Oh travel. I travel more than I don’t. Sometimes I even do it for fun. What I love most is when I get to travel by plane or train. Sure, road trips are great, but there’s the people I have met on planes and trains who have changed my life. People who, for +/-2 hours, were my best friend, my confidant, my teacher, my student. It’s the getting there that is what it’s about for me. Once I’m there, meh, sometimes it’s profound, but more often than not, it’s just another big building, big hole, big forest.


    1. Traveling for the journey! That is a lovely way to think of it. I think perhaps if I fretted less, I could actually pay attention on the journey. As it is, I mostly just bother the other travelers with my nonsense, haha! 😀 Thanks, Melanie!!


  11. Great post rara! Not everyone is meant to be a traveller, and you’re not the only one I know. Stay home and be comfy. No point in doing something that doesn’t bring you joy when you can stay home and do things that do.
    Being nomadic, you must know I Iove to travel, but even I get weary of it from time to time. Our mantras – be flexible, be adaptable, trust the Mystery, relax and let things unfold, be prepared, take good care of your health, be present, enjoy yourself. Same applies to any life really.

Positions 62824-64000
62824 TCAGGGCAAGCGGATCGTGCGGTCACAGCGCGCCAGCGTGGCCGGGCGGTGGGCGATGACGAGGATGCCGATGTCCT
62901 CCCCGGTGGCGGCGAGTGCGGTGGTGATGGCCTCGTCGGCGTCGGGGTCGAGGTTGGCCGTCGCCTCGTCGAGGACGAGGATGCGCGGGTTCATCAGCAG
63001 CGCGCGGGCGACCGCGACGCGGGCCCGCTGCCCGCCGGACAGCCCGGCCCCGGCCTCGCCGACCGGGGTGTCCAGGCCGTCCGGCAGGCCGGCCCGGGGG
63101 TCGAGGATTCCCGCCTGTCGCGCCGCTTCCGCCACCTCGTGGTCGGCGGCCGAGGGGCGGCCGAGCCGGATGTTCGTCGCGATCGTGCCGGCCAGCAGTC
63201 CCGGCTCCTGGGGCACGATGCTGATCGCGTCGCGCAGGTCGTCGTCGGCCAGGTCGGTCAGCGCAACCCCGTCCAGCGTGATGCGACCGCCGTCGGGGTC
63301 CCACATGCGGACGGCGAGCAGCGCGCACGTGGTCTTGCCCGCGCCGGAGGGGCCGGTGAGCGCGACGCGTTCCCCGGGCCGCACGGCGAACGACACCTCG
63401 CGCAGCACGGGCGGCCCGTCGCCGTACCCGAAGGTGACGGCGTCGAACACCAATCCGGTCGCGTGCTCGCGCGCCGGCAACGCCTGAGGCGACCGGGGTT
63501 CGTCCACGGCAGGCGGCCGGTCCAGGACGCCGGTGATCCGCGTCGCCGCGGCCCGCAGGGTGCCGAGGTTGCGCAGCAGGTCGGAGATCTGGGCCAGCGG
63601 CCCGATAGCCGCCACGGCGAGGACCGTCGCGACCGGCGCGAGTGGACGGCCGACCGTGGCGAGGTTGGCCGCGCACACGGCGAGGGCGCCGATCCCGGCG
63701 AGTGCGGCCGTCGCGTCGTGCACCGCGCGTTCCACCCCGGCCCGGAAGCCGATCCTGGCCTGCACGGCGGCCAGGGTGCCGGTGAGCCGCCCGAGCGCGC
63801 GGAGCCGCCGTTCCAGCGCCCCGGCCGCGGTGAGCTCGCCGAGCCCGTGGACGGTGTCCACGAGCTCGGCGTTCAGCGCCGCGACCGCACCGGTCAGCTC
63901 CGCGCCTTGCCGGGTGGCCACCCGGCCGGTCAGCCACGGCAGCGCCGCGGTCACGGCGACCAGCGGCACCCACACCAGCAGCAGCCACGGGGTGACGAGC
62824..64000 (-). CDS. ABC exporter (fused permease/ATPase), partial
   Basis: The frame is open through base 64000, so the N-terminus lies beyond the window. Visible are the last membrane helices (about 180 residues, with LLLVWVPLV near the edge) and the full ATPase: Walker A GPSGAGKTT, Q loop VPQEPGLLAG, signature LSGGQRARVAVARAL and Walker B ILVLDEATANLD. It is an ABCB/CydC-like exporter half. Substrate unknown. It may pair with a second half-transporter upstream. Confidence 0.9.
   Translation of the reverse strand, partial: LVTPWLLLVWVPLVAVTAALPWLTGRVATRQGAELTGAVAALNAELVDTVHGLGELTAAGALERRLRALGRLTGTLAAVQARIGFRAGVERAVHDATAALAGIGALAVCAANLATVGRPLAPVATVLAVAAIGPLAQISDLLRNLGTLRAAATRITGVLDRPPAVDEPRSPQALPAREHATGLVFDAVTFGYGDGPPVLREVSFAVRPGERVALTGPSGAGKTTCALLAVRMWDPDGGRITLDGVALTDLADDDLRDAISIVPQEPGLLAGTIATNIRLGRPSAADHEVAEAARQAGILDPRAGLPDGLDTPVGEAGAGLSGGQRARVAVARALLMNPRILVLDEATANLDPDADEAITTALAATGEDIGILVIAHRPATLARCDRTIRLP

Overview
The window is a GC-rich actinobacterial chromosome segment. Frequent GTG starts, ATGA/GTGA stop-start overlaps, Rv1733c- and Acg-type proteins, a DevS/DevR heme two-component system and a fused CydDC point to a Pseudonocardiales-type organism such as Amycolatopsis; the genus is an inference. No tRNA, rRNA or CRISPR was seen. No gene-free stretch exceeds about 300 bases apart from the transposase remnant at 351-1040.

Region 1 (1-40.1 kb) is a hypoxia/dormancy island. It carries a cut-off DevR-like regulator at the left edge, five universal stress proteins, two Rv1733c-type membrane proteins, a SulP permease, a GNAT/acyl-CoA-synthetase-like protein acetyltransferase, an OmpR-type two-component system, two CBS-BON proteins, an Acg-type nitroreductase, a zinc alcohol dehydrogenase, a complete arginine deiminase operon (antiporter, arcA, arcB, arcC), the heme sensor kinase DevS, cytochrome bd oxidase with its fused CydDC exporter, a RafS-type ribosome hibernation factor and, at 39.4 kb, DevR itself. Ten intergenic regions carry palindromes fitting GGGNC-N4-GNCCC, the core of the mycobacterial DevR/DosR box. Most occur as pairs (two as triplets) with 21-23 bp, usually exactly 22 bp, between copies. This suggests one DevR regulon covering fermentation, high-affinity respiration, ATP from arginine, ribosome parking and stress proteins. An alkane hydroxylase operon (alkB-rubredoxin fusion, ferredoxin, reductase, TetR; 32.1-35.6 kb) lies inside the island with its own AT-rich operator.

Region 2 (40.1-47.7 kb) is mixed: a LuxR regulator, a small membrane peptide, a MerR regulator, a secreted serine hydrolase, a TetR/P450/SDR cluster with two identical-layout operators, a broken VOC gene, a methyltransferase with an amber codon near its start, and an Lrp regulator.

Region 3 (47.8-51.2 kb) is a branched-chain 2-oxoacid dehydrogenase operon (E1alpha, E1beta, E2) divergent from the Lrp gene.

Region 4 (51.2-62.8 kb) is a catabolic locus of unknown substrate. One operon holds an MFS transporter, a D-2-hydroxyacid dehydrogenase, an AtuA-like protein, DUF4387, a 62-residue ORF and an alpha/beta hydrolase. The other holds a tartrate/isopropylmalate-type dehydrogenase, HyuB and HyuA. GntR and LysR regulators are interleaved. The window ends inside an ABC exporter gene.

1. 😀 Thanks, Alison! I’m so grateful that my joys can be found in a 5 minute radius of where I live. 😀

      I agree with you, your travel mantras are great LIFE mantras. I especially like “Trust the mystery”- profound and beautiful. 😀


  12. I used to love to travel when I was young. I would think nothing of hopping on a plane & flying somewhere for an anniversary party or to help a visitor drive back to my place. Now I hate to fly. Everything I want to see can be seen on my computer without having to fly to get there. With Skype I can visit anyone I want to see. I don’t have to put up with heat, humidity, bugs, bad food or any of the other thousand things to annoy me. The ONLY exceptions are 2: I would get in a plane & fly somewhere in the Caribbean to be able to stick my feet in the Caribbean Sea & I would fly to get on a cruise ship (prior to all the bad publicity) because there is absolutely nothing so relaxing as cruising.


  13. Hi Rara. Great to meet you, Steve. I love to travel. My sister always wondered why. She would tell me how she would dread the preparation, the packing, the anticipation of being cooped up in a plane, then the foreignness of the destination to her creature comforts. And here I am, I look forward to all those!

    Well, now that she has a new BF and her new BF loves to travel, things have changed……